Two days before 2016 ended, my twins reached the six-months-old milestone and as a dutiful parent I took them to the hospital to get their vaccination shots. I filled out the hospital form and submitted it to the nurse, who then looked at the form and then asked me in public to fill out the blank space under “Mother.” I nodded and took the form back because it was early in the morning and I was not in the mood for coming out again as a gay dad and giving her my spiel of how I had the twins through an American surrogate and therefore there is no name to fill in under “Mother.” It was just too early in the morning, and other patients in the waiting ward were looking on with muted intrigue.

I stared at the form again and absorbed the reality that this scenario will repeat itself thousands of times until the boys are adults, perhaps even beyond then. With the pen in my hand, I crossed out the blank space and submitted the form back to the nurse. My partner stood by my side carrying one baby and politely told her, "there is no mom." He also informed her that we have been to the hospital before and so if she could look up our records.

She looked at the form, looked at me again and the babies, and gave me an understanding smile before returning back to her busy paperwork. She later helped the doctor with the shots and helped comfort the babies. I think from here on out we will get along just fine with the nurse.

According to a survey conducted by the Williams Institute of UCLA Law School, currently 646,500 same-sex couples reside in the U.S. An estimated 3 million LGBT Americans have had a child and as many as 6 million American children have an LGBT parent. More than 125,000 same-sex households (19%) include nearly 220,000 children under 18 years old.

This is only the U.S., which only fully recognized gay marriage nationwide through a Supreme Court hearing in 2015. There are 21 other countries who have preceded the U.S. to the road of marriage equality, and although the population of these countries is small compared to that of U.S., I would assume that the percentages would be similar, if not higher.

This is what keeps me optimistic and hopeful that Taiwan will eventually get there because there are already millions of happy gay families in the world. This is nothing new.

On the journey to becoming a gay dad, I have had to do a lot of medical, legal, financial research on both sides of the Pacific; such as IVF clinics, egg and surrogacy agencies, insurance options and so on. (Surrogacy is not legal in Taiwan and so my twins were born in Southern California where it is legal.) I vividly remember flying to San Francisco from Taipei just to attend a conference called, “Men Having Babies.” I was expecting a quaint gathering of hoping-to-be gay-dads sitting in a small circle to share information. I didn’t imagine that I would open the doors and consequently meet hundreds of gay men of all races, ethnicities and age groups hoping to find a way to become dads.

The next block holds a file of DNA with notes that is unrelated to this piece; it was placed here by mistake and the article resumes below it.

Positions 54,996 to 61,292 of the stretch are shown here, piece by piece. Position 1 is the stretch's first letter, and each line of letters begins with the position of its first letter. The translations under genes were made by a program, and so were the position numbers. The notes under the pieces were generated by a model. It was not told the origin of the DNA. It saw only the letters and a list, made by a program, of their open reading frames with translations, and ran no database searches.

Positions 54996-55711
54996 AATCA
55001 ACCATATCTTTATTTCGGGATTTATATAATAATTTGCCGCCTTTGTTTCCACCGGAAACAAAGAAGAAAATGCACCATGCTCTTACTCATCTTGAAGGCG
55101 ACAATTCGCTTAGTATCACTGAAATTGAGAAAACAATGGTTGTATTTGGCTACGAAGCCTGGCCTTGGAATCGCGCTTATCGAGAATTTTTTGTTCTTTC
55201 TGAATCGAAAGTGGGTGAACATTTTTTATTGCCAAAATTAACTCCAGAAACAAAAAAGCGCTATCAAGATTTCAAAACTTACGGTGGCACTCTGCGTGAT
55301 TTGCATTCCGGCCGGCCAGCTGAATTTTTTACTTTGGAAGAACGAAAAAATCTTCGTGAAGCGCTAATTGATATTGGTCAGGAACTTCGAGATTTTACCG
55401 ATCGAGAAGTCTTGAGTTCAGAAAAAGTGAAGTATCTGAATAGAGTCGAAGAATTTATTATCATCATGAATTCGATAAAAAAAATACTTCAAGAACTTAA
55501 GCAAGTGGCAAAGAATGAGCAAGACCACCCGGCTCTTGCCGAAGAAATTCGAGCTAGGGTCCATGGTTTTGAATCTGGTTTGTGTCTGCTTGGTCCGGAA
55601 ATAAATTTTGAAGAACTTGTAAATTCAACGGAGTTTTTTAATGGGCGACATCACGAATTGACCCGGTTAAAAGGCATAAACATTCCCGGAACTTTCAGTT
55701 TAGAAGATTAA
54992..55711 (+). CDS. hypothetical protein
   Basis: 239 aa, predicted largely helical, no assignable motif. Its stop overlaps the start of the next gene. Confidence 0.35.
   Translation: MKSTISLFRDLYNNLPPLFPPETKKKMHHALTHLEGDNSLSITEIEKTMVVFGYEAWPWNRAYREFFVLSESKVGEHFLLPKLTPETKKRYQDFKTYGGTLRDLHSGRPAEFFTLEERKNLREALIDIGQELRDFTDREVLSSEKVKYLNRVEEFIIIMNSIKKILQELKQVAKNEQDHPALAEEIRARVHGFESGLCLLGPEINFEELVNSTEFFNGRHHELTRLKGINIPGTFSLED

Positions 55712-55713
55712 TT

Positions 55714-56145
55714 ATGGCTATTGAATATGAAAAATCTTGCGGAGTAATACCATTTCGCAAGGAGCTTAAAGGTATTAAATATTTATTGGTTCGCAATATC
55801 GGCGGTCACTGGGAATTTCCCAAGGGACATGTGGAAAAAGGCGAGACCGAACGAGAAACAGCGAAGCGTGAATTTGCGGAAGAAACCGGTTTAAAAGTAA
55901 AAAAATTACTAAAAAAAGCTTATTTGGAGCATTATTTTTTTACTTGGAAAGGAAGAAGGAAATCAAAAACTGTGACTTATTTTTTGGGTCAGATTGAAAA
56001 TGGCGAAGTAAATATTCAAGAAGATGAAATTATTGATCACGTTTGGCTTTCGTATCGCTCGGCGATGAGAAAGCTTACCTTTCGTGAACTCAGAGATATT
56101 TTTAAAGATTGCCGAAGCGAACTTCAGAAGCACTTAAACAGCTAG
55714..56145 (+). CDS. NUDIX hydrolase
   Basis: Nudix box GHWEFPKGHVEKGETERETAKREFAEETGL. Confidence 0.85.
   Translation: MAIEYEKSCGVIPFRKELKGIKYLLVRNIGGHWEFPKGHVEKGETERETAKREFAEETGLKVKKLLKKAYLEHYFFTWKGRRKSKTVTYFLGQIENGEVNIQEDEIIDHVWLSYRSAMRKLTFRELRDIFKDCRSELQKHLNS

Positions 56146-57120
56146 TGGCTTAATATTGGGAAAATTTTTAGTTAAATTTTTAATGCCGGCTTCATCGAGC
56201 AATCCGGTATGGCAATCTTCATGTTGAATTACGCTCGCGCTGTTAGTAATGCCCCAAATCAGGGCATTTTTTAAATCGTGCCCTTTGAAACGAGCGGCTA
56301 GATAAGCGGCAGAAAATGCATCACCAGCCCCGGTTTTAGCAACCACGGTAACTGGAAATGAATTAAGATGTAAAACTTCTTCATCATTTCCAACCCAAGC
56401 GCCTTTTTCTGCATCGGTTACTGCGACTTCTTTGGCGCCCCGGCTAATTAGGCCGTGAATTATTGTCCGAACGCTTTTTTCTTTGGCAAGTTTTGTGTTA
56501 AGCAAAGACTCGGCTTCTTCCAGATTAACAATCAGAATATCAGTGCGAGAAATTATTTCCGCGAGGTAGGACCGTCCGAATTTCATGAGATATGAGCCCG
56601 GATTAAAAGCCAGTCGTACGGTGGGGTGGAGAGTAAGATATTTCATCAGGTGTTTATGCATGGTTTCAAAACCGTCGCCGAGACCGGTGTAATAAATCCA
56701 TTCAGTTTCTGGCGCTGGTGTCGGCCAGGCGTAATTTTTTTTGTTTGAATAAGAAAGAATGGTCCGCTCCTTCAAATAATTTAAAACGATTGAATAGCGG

Photo Credit: Jay Lin

Jay Lin and his twin babies.

In Taiwan, I am now pleasantly surprised to be in a gay parents group with over 100 gay families — both gay men and women — who have taken our own unique, brave, and extraordinary paths to becoming proud parents. Many of them I now count as dear friends and allies in life.

Despite the rigors of juggling work and child-rearing, many of us made efforts to organize and support various legislative lobbying and marriage equality rallies that have been held over the past few months. The fight for marriage equality and acceptance is no longer just about us, but about our next generation. We have an unquestionable obligation to our children to do all we can to ensure they can grow up in an environment where they are not going to be discriminated against and looked down upon just because they come from a gay household. That burden is on us. We brought them into this world not to suffer because of us, but to love them in the protected confines of our homes and help them develop their full personalities and attributes so they can one day contribute to the fabric of society and progress of humanity.

I believe most parents, gay or straight, must hold the same beliefs. Some of those who summarily reject gay parents as being de facto “unfit” or “unnatural” parents must be people who have not actually met one of us yet. They would find that we are all the same as parents — we love our children unconditionally. We only want a safe and healthy environment for our children to grow up in. The only difference is that sometimes when we take our children to the hospital, we have to politely cross out certain blanks. But hopefully in the near future, instead of crossing out, I can fill in the blank with the name of the other parent, who just happens to be a dad, too.

Until that day comes, I will continue to do my gay dad "spiel," for those comforting smiles mean a lot to me.

Editor: Olivia Yang